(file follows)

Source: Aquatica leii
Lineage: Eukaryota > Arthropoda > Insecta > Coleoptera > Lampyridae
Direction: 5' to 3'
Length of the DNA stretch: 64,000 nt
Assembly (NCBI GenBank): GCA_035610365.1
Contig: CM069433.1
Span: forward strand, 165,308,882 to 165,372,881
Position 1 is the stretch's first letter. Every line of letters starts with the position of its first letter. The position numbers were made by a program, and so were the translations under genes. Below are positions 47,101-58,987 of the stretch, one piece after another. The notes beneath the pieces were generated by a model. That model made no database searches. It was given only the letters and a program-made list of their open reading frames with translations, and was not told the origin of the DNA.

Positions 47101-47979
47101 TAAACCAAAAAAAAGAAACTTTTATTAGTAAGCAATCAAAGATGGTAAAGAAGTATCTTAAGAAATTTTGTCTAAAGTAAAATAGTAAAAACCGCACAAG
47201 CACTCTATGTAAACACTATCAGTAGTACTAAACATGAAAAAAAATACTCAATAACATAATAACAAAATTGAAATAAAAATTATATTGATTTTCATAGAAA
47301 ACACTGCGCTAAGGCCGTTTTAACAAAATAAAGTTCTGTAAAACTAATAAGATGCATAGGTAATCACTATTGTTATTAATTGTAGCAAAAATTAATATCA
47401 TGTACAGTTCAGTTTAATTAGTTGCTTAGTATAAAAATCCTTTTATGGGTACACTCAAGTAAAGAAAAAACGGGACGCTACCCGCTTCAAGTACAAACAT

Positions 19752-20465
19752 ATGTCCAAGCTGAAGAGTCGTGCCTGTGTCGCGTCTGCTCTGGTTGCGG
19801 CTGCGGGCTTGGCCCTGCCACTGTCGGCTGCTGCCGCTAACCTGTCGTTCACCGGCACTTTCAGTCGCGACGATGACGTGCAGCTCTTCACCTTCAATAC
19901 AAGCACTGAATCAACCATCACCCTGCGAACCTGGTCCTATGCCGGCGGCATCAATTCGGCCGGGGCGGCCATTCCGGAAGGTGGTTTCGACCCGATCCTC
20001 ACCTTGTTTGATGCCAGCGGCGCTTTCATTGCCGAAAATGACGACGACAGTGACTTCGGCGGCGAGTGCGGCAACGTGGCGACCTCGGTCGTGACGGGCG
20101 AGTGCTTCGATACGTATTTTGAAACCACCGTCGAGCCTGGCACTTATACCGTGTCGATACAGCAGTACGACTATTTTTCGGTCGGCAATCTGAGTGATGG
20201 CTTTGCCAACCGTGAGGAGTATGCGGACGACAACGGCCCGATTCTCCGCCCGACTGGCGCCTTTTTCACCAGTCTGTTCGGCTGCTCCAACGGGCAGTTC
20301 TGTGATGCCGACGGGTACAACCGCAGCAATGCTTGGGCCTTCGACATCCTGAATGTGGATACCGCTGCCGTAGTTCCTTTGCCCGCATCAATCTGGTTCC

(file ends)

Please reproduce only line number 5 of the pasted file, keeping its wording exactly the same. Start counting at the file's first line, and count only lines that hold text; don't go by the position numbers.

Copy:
Assembly (NCBI GenBank): GCA_035610365.1